Showing posts with label MIllenials. Show all posts
Showing posts with label MIllenials. Show all posts

December 8, 2018

Where Are The Millennials? Don't be Blaming Them For Anything They Are Just Broke Laying Low

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Millennials are a murderous bunch, a generation of homicidal maniacs.
At least that’s the impression you get from reading news stories about my generation.
According to the headlines, we’ve wreaked carnage across the economy with our fickle, selfish tastes. So far we have “killed” or are “killing” dinner dateshotelscredit cardsgrocery storescinemasHome Depotdiamondsbanksgymsdepartment storesvacationscruises and casinos, the car industryhomeownership and even Buffalo Wild Wings.
The explanations for our butchery are manifold, and sometimes contradictory.
Sometimes we’re a bunch of hipster brats who don’t appreciate the tried-and-true cultural milestones of middle-class adulthood. We spend all our time snapping selfies in our parents’ basements. That means we don’t need cars to get around, nor do we want them. To today’s youngsters, “driving simply doesn’t seem as cool as it once was,” one Fortune magazine articleproclaimed. 
Or maybe we are venturing out, but when we do, we make more frivolous purchasing decisions than did our forebears. We fritter away our paychecks on avocado toast instead of saving to buy a home. 
Monopoly has released a new edition for millennials, where you collect experiences instead of properties. We tested it for accuracy. 
Or, alternatively, we’re socially conscious, admirably deaf to the siren song of commercialism. Unlike those Material Girls (and Boys) of the 1980s, we think ownership is soul-sucking and pointless. Sharing is caring, bro.
Well, a research paper published last month by economists at the Federal Reserve comes to a different conclusion: Millennials aren’t choosing to break economic traditions. Instead, we’re just broke.
The report, “Are Millennials Different?,” looks at financial and cultural milestones for the cohort born between 1981 and 1997, and how it compares with earlier generations at a similar life stage. Contrary to stereotypes that kids these days have sharply different tastes and aspirations than did kids of yore, the report concludes that “millennials do not appear to have preferences for consumption that differ significantly from those of earlier generations.” 
We simply lack the earnings or assets to make those same consumption preferences happen.
It’s true, for instance, that we’re much less likely to own homes. Homeownership rates among young households were close to 50 percent for Gen Xers in 2001 and baby boomers in 1989, the report finds, but only 34 percent for comparably aged millennials in 2016.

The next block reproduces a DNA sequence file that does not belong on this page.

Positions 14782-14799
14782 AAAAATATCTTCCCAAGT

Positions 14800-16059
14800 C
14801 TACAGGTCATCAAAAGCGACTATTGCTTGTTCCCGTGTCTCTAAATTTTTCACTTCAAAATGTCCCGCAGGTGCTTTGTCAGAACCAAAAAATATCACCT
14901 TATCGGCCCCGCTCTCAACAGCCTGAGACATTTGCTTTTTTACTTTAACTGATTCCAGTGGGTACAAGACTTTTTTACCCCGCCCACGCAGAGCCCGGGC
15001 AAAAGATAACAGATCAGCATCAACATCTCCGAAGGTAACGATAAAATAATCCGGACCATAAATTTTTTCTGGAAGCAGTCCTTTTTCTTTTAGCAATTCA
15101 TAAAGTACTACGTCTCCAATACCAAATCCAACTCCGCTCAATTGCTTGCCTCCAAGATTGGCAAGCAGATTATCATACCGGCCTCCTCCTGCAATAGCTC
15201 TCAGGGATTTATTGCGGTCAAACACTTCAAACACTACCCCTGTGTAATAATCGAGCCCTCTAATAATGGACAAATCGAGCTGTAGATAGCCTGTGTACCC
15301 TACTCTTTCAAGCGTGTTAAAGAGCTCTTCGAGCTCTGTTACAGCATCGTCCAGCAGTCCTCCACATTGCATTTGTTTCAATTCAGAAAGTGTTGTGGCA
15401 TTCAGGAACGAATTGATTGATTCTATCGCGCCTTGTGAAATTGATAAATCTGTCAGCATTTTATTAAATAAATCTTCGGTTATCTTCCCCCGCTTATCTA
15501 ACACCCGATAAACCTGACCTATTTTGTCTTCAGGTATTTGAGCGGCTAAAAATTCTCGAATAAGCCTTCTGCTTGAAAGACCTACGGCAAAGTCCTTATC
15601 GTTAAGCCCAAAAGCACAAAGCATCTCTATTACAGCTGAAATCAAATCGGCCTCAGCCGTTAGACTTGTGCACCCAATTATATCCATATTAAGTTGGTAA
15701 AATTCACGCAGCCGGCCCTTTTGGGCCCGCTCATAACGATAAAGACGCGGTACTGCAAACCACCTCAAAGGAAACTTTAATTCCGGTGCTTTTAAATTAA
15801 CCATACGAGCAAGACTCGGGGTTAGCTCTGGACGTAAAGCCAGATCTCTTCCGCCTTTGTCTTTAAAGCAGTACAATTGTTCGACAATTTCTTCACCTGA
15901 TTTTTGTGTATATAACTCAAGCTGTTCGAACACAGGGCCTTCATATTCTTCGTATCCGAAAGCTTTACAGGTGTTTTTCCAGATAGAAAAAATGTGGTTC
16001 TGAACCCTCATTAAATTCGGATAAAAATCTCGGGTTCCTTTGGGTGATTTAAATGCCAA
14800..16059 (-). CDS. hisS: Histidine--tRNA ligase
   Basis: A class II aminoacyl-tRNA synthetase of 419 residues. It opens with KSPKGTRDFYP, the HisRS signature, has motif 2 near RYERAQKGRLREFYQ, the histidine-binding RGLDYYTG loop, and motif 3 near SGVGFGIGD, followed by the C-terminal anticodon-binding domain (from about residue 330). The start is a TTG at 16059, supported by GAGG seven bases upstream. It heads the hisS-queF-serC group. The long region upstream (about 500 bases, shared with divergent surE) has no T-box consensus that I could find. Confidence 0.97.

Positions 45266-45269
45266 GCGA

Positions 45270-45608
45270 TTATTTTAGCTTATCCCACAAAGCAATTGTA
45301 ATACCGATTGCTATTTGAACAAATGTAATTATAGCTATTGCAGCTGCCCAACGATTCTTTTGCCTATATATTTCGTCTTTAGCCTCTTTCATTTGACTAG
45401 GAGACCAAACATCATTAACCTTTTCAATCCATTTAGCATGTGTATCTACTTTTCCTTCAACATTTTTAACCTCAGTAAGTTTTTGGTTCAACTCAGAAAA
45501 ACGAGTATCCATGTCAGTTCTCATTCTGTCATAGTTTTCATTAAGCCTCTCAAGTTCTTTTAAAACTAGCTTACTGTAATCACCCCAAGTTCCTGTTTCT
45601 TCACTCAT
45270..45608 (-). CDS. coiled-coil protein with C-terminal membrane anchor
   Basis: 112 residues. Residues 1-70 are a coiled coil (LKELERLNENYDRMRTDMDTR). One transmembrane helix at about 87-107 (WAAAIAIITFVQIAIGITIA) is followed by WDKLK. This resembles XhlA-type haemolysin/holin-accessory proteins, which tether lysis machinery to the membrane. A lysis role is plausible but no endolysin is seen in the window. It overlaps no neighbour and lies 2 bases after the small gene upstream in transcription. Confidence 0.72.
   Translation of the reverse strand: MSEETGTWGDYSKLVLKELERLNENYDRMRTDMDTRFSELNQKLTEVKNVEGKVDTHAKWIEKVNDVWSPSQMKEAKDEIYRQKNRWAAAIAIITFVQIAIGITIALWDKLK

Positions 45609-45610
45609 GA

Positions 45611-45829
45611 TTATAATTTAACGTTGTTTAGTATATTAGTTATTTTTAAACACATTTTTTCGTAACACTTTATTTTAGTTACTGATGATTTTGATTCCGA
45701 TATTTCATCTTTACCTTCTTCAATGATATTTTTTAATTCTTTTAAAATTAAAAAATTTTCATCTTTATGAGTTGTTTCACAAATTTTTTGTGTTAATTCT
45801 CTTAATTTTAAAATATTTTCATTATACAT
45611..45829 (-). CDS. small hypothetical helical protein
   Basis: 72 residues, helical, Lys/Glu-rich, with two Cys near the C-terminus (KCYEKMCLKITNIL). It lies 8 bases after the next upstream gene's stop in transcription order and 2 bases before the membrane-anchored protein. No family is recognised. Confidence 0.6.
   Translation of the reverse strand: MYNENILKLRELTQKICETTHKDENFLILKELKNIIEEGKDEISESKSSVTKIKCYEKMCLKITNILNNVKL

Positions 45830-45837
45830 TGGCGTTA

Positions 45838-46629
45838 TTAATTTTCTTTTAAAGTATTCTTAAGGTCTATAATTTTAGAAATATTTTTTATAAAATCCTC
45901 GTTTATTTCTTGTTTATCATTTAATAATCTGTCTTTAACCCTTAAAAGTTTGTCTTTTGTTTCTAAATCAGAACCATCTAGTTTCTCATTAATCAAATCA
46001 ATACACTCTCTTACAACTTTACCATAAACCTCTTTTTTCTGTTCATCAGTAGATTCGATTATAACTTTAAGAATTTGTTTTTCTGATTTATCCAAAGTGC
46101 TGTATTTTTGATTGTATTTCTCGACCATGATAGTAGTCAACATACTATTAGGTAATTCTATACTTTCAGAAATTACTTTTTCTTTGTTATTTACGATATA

Have the scars of the housing bust turned us away from the American dream of homeownership? Survey data suggest otherwise. More likely we’re just still scarred by the Great Recession itself: We simply can’t afford to pursue that dream right now.
After all, many of us entered the job market when employment opportunities were few and far between, and we got stuck on lower-paying career trajectories. The Fed paper finds that millennials, working full time, generally have less income than did either Gen Xers or baby boomers at similar ages. 
We also have more student debt than those earlier generations did.
Young adults today are more expected to attend college if they want a decent job — and moreover, to fund that education themselves, given successive rounds of cuts in public dollars to state colleges and universities. Student loan debt in turn can crowd out our ability to borrow for other purchases, such as a house.
After controlling for income, economic and other demographic factors, the researchers found little to no difference between millennials and earlier generational cohorts in their spending on housing, cars and food. In fact, millennials appear to spend more on housing than demographically similarly boomers did. The researchers note that it’s possible our preferences could eventually change, just as the “Great Depression left a lasting impression on the Greatest Generation.” But there’s little evidence that’s happened yet. 
For now, what’s odd — and especially unfair — is that millennials are blamed and shamed for “killing” industries that we’ve been effectively shut out of.
We’re not the ones, after all, who bought houses we couldn’t afford and then destroyed the global economy a decade ago.
We’re not the ones who orchestrated a massive disinvestment in public higher education, after the generations before us enrolled for a pittance.